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Re-orienting your business to your customers and markets


Real re-alignment to market, starting with the leadership team 

How many of your customers come to your business from competitors and stay because of the customer experience (and no other reason)?  


You know customers are the most important part of your business.  Your mission statement refers to it, and you’re always telling your people not to lose sight of the customer.   Moreover, you’ve invested in customer surveys and CRM systems, Net Promoter Scores or some other metric.  So you know your customer experience is no worse than your competitors, and it’s probably not the defining part of your value proposition.   But why couldn’t it be?  


Why isn’t your customer experience a discernable competitive advantage? 


Maybe your business can compete quite nicely, and sustainably, on product/service features or on price/yield alone.  Or maybe you’ve already invested in the ‘right’ CRM systems, surveys, dashboards and fashionable metrics and have come to accept that you can only do so much with the ‘thought leadership’ confusion on offer from  ‘solution providers’.


In our experience customer-orientation is a leadership issue, not a question of which systems, metrics or quality initiatives are chosen (or who provides them).  


Those businesses that re-invent themselves around their customers all have such systems, but among competitors with similar initiatives, they know that it’s not these that determine their customer-orientation success. 



Whether developing products with compelling value propositions, serving customers on the front line, designing user friendly Terms & Conditions, or developing processes and systems that ensure customers don’t have to tell you anything twice, your managers and staff will get it right if they are led to adopt a customer point of view in everything they do. 


Your guidance may be required on relative priorities, but your people will implement the chosen approaches and more naturally work to ensure the detail of the customer experience is right.


Many methods exists to develop insight, advocacy and orientation towards customers (internal and external), from job rotation to ethnographic research.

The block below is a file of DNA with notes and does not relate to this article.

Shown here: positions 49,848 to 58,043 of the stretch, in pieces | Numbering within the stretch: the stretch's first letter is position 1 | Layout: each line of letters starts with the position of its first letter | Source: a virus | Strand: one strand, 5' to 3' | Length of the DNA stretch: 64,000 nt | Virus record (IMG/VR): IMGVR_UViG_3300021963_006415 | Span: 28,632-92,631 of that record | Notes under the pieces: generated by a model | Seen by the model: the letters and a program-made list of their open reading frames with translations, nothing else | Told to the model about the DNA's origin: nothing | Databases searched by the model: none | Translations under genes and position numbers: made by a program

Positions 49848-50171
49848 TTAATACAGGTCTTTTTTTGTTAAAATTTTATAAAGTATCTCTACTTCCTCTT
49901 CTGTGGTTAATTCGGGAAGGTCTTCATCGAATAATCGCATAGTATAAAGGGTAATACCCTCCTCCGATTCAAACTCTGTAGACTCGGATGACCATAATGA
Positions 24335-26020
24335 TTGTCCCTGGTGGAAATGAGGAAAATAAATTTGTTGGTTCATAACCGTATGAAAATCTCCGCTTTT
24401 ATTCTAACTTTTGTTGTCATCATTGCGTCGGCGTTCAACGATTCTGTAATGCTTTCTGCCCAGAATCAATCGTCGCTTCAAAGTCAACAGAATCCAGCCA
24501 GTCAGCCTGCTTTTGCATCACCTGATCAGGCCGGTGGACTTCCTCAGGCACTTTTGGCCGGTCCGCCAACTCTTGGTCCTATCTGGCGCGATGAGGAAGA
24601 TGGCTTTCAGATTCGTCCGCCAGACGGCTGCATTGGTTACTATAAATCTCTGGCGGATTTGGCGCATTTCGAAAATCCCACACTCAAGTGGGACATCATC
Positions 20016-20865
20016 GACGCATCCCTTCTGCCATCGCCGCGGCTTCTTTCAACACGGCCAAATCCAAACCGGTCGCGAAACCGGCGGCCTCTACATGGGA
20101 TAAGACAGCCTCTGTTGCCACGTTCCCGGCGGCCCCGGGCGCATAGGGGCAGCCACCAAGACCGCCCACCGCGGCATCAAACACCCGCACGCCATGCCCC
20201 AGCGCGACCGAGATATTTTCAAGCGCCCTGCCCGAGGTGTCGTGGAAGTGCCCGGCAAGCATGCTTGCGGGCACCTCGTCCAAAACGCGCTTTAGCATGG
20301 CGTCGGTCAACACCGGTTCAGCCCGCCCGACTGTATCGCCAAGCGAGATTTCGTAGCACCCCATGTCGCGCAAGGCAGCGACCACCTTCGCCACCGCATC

Our expertise is in helping executives instil the structure, belief and values that make sure managers adopt appropriate methods and priorities to align the business to its markets and customers, in order to secure competitive advantage.


We’re regularly called upon to advise on, and help create or implement:

  • a credible and compelling, competitive, customer experience vision

  • a strategic business case for appropriate investment in customer orientation

  • an appropriate mechanism to prioritise and manage customer orientation interventions and track their benefits

  • a framework for the application of appropriate expertise (customer insights, systems, ergonomics/human factors, metrics and dashboards)

  • a programme of staff mobilisation.


Market-influencing customer orientation comes from leadership, top-down


Certainly, customer issues are felt most strongly at the customer interfaces, but the factors that influence them run deep within a business, and across organisational boundaries.   All the measures you take to address loyalty and customer experiences are implemented by people who will only do so as well as they do everything else in their jobs. 


Small details matter, but often the return on investment for making significant changes can only be justified in aggregate, so inertia from the people responsible for implementing them is often inevitable.  


That’s why your success in leading customer-orientation is more dependent on your leadership than any specific ‘solutions’ you choose. 




To make a significant market difference, you have to create and value integrity in customer-orientation, which often starts with your orientation to internal customers.  You and all your people—not just those at the customer interface—have to really do what you say you’re going to do when it comes to dealing with customers.   


Equipped with genuine customer advocacy from beliefs and values as lived (not merely espoused), and with genuine insight about the competitive and economic value of customers, you can develop an almost innate appreciation among your people of what doing the right thing by your customers means. 


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